Fwd: A Black Hole of Patient Safety
gusackm at COMCAST.NET
Wed Sep 14 01:33:45 UTC 2016
Good Evening Everyone:
I am a pathologist and I can tell you that, because of the way autopsies were supported in hospitals in the past and because of fear of litigation, autopsies are few and far in between. If we are to restart the use of autopsies as a means of:
Æ Confirming our diagnoses
Æ Validating our therapies
Æ Teaching our students and residents
Then we will need to find:
Æ The funding – autopsies are very expensive and labor intensive
Æ The pathologists willing to do them – they’re messy and did I mention labor intensive
Æ The means of reducing the threat of litigation
If we do this, then I can tell you from experience that the results will be eye opening. For example, in most of my autopsies where there has been a prior coronary artery bypass graft or two, most are not functional due to organized clots and secondary fibrosis of the pericardium that obstructs flow. So that raises the question of what is going on with this operation.
Everyone have a good rest of the week.
From: Mark Graber [mailto:mark.graber at IMPROVEDIAGNOSIS.ORG]
Sent: Tuesday, September 13, 2016 10:46 AM
To: IMPROVEDX at LIST.IMPROVEDIAGNOSIS.ORG
Subject: [IMPROVEDX] Fwd: A Black Hole of Patient Safety
George, I’ve taken the liberty of sharing your email and the link to the article with the SIDM listserv audience. You’ve raised an extremely important point, that without autopsies we’ll never know if a cancer death was the result of the malignancy or its treatment. The IOM report “Improving Diagnosis in Health Care” called for more autopsies in the US. The example you cite is another argument in favor of this recommendation.
Thanks for calling this to attention,
Mark L Graber MD FACP
Senior Fellow, RTI International
Professor Emeritus, SUNY Stony Brook
President, Society to Improve Diagnosis in Medicine
Begin forwarded message:
From: George <gdlundberg at gmail.com <mailto:gdlundberg at gmail.com> >
Subject: A Black Hole of Patient Safety
Date: September 13, 2016 at 10:13:37 AM EDT
To: Elizabeth Burton <ecburtonmd at gmail.com <mailto:ecburtonmd at gmail.com> >, "Dr. Kaveh Shojania" <kaveh.shojania at sunnybrook.ca <mailto:kaveh.shojania at sunnybrook.ca> >, "R.E.Horowitz" <r.e.horowitz at ucla.edu <mailto:r.e.horowitz at ucla.edu> >, robert.wachter at ucsf.edu <mailto:robert.wachter at ucsf.edu>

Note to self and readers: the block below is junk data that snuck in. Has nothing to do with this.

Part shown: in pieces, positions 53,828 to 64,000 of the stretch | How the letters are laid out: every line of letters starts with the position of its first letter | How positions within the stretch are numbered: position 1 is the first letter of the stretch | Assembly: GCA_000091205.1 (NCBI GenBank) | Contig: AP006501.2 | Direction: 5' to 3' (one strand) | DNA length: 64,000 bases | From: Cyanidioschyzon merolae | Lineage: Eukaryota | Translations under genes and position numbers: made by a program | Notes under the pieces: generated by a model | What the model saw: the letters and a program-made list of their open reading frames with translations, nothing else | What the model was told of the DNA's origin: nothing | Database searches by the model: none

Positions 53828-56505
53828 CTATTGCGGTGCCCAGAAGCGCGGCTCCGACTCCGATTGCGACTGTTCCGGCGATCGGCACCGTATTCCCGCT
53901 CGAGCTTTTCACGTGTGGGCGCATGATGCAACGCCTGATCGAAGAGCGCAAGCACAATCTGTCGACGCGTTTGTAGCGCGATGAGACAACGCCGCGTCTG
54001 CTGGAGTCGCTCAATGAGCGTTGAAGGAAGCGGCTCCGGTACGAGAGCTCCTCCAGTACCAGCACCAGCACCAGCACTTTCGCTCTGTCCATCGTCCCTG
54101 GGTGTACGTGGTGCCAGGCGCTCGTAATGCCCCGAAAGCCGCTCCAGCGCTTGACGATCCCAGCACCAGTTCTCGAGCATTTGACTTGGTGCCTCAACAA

Cc: Mark Graber <mark.graber at improvediagnosis.org <mailto:mark.graber at improvediagnosis.org> >, Paul Epner <paul.epner at improvediagnosis.org <mailto:paul.epner at improvediagnosis.org> >
Resent-From: <Mark.Graber at Improvediagnosis.org <mailto:Mark.Graber at improvediagnosis.org> >
Please open this 2012 article. I believe that it is open access, full text.
In my CollabRx role, I attended an all day program on Targeted Therapy vs Immunotherapy in advanced cancer.....all types, last Saturday; many academic hotshots. Large numbers of expensive clinical trials inform the field. Progression free survival PFS and overall survival OS are the holy grail of data. And, in fairness, some PPs did address adverse effects.
Next week I will be publishing a blog at Curious Dr. George by Professor Michael Baum of University College London. He argues eloquently that Quality of Life is co-equal to Length of Life in those cancer patients who progress beyond curative standard of care (700 000 Americans annually).
One speaker lamented the difficulty of academically studying frequency/severity of adverse effects in reports of clinical trials.
Why did autopsies in clinical trials fall off the cliff? How can the investigators draw meaningful conclusions about beneficial vs harmful effects of these very powerful new agents without autopsies? Was it the cancer or the treatment that killed the patient?
Considering the cost of current cancer therapeutics, routine autopsy costs would be trivial.
George D Lundberg, MD
Chief Medical Officer and Editor in Chief, CollabRx, a Rennova Health Company
Editor at Large, Medscape
Consulting Professor of Pathology and Health Research and Policy, Stanford
Executive Adviser, Cureus
President and Board Chair, The Lundberg Institute
312 560 0290 cell
gdlundberg at gmail.com <mailto:gdlundberg at gmail.com>
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